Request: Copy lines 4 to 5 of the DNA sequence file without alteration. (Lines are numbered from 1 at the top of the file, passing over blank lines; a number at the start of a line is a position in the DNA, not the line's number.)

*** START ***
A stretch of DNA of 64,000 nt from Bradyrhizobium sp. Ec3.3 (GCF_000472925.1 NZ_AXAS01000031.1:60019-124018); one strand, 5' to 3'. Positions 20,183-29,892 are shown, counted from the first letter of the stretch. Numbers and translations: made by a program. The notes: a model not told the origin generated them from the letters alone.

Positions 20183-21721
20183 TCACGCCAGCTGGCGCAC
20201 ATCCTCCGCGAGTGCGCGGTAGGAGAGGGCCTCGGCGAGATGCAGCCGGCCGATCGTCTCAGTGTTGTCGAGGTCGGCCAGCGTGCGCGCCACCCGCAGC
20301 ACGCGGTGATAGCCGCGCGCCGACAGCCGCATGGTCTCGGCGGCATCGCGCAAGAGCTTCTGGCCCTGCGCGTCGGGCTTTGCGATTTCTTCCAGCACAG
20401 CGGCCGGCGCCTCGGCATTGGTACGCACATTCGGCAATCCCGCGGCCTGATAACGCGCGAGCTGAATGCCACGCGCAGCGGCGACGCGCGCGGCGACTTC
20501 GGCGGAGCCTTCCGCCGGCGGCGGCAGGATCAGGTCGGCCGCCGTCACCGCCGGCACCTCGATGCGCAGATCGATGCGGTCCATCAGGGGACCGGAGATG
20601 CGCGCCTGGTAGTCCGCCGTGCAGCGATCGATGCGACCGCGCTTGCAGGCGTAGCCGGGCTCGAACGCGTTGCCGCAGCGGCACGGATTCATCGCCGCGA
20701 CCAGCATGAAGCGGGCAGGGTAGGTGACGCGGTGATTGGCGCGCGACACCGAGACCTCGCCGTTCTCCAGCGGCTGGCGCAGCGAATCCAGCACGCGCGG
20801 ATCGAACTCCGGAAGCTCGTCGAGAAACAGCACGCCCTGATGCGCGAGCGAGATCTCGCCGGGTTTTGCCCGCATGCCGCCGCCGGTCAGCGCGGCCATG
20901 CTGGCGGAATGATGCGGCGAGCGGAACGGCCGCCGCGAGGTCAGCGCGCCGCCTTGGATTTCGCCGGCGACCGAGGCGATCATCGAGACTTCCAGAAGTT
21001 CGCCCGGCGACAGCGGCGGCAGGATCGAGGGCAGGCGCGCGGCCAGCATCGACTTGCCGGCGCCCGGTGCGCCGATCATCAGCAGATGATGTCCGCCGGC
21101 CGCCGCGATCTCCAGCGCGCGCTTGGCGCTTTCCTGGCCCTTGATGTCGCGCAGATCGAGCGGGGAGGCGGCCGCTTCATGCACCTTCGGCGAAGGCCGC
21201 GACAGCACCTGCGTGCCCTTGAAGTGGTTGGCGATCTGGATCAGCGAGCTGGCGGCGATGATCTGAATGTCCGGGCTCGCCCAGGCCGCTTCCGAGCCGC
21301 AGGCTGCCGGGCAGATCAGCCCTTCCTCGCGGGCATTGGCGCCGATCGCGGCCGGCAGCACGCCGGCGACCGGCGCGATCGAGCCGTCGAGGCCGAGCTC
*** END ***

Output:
20201 ATCCTCCGCGAGTGCGCGGTAGGAGAGGGCCTCGGCGAGATGCAGCCGGCCGATCGTCTCAGTGTTGTCGAGGTCGGCCAGCGTGCGCGCCACCCGCAGC
20301 ACGCGGTGATAGCCGCGCGCCGACAGCCGCATGGTCTCGGCGGCATCGCGCAAGAGCTTCTGGCCCTGCGCGTCGGGCTTTGCGATTTCTTCCAGCACAG